Herbie lives with his lover, René, a drag queen. According to René,


their relationship, over ten years old, was fraught with problems: Herbie's drug use, physical violence, and theft. René say she puts up with it because she loves him. "He gets away with all that shit, 'cause I love him." They rarely go out together, but René takes good care of Herbie, feeds him, and houses him.

Herbie also has a "wife," the mother of five of his children. She lives north of the city, in Yonkers, and holds down two jobs in order to keep the children. Occasionally Herbie goes uptown to visit for a few days. He takes some money and toys for the children, but after a while he has a falling-out with Helen and is dispatched back to René. Herbie's eldest son, at twenty, is beginning to appear in the gay scene. Herbie has said that he would do anything to prevent his son getting caught up in the life but admits that ultimately it's his son's own choice.

Herbie is one of half a dozen senior "boys" who lead a small network of younger hustlers. Each of these leaders is linked to the broader gay community through lovers or friends in the social networks of non-hustler gay men whom they have known since childhood or school days. A few of them have children from earlier liaisons with women, but all now engage exclusively in same-sex behavior.

Herbie says he was "always gay." He began hustling to help pay for his drug-habit expenses. But there are many other reasons why these men sell sex: long periods of underemployment or unemployment, lack of career training or motivation, lack of education, and poverty. Sex is usually only one of a range of commodities that they sell.

Darrell the Boxer

Darrell was the fourth son born into a Black Muslim family of eleven children. He has not heard from his father in twenty years and assumes he is dead. Darrell was raised by his mother and a maternal grandmother. Now he lives with his grandmother but seldom sees her because his hours are irregular.

Darrell has a son and a daughter who live on 127th Street with their mother. Whenever he can he takes some money there for the children, but their mother will not allow him to see them. Darrell had had a short but successful career as a boxer, winning thirty-two of thirty-three public bouts. But drugs undid his success. To support


his habit he worked in the drug business, selling marijuana and pills. At twenty-eight, he became a full-time gay hustler to make more money. His poor education left him feeling that he was unemployable in the mainstream job market and that the occupations of selling drugs and sex, which he enjoyed, were his lot. However, his income from hustling has declined, especially since he is older and has a reputation for engaging in unsafe sexual practices. He has also developed a reputation as a thief. According to Leonard, who is thirty-six, "He don't care. Poor boy gonna die. And everywhere he goes he ends up stealing. Him and [Carlos]. He looks and acts and wears clothing that make him look like he's twenty-two. Twenty-five max. Yet to talk with them, they're your contemporaries."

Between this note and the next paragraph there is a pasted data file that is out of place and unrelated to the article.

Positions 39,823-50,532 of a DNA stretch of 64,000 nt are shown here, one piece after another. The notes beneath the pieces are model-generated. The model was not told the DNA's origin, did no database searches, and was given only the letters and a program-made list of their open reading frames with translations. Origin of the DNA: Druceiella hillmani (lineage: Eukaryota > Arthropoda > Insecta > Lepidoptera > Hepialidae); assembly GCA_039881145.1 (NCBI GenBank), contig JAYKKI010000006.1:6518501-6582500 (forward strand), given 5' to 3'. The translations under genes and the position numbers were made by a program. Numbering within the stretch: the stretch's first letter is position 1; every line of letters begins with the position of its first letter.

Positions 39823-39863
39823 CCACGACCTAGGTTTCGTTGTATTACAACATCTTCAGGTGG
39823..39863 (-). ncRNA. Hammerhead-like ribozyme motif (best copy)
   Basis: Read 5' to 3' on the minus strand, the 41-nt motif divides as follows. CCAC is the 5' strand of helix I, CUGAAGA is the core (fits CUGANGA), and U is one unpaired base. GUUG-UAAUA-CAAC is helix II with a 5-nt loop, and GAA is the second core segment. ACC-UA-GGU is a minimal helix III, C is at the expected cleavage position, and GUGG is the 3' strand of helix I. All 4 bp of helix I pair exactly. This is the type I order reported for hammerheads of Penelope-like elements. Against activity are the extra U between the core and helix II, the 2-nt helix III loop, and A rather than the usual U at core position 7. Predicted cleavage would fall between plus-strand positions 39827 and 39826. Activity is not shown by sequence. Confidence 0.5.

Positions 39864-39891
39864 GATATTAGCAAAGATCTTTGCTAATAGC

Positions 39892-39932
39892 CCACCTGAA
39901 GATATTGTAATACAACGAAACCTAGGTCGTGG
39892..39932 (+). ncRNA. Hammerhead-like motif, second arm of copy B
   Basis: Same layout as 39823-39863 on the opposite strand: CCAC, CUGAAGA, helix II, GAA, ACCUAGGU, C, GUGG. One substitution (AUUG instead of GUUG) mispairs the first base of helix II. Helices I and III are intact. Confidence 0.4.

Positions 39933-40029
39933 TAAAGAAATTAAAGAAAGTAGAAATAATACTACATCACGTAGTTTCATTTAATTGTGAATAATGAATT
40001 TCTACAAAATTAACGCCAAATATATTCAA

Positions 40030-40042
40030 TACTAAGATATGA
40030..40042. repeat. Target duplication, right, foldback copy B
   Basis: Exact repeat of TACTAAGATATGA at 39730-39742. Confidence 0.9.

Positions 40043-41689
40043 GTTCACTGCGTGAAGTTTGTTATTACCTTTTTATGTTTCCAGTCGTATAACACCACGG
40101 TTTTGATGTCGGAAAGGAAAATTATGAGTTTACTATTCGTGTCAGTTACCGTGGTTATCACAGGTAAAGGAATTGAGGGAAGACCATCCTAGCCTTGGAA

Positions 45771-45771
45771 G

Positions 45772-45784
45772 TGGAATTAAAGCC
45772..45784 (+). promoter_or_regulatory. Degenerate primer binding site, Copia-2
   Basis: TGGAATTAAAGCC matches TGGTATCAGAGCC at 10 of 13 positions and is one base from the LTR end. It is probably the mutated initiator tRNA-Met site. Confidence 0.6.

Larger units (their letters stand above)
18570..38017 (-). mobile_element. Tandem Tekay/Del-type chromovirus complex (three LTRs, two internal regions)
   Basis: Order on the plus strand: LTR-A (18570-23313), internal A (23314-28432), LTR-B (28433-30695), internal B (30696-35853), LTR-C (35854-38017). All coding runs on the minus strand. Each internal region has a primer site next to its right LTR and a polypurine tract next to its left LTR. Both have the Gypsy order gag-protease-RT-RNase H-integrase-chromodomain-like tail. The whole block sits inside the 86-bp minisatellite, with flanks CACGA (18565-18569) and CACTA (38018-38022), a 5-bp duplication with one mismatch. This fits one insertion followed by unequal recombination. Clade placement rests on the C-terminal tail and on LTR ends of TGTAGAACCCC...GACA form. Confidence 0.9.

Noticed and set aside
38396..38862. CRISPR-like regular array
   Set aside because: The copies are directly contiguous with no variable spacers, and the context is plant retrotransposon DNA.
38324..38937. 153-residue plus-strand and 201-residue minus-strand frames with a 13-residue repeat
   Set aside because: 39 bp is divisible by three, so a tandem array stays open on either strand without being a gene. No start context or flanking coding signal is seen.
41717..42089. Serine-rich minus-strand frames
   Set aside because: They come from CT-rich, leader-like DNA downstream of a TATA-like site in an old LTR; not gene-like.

Darrell usually arrives at one of the bars about two or three in the afternoon. He'll have a drink with one of the "bargirls" who work the day shift behind the bar or get one of the older gentlemen who drink in the bars during the daytime to buy him a drink or something to eat. He runs errands for patrons, buys coffee or lunch for the bar staff, and picks up "smoke" (marijuana) for those who need it. When his cohort of hustlers arrives around 5:00 or 6:00 P.M. , he starts getting high himself. He goes in and out of the bar, running errands all evening, and stays in the vicinity of the bars until closing at 4:00 A.M.

"A Nice Guy"

Some of the "boys" have no need for the money but have entered the trade voluntarily because they like the business. Many such men stop hustling once employed, and many have quit altogether because of AIDS. However, even these men often end up as drug abusers.

Freddy is an exception. He was born to a teenage mother who was in school at the time of his birth. She has since moved to California, and Freddy has not heard from her in almost twenty years. To this day he does not know who his father is. He has always shared a home with his maternal grandmother, who "works and goes to church." She takes good care of him, and although he is tired of living at home, he realizes that life there is better than it would be on the street, the only viable alternative that he is aware of.

At twenty-three he is one of the youngest of the "boys" in the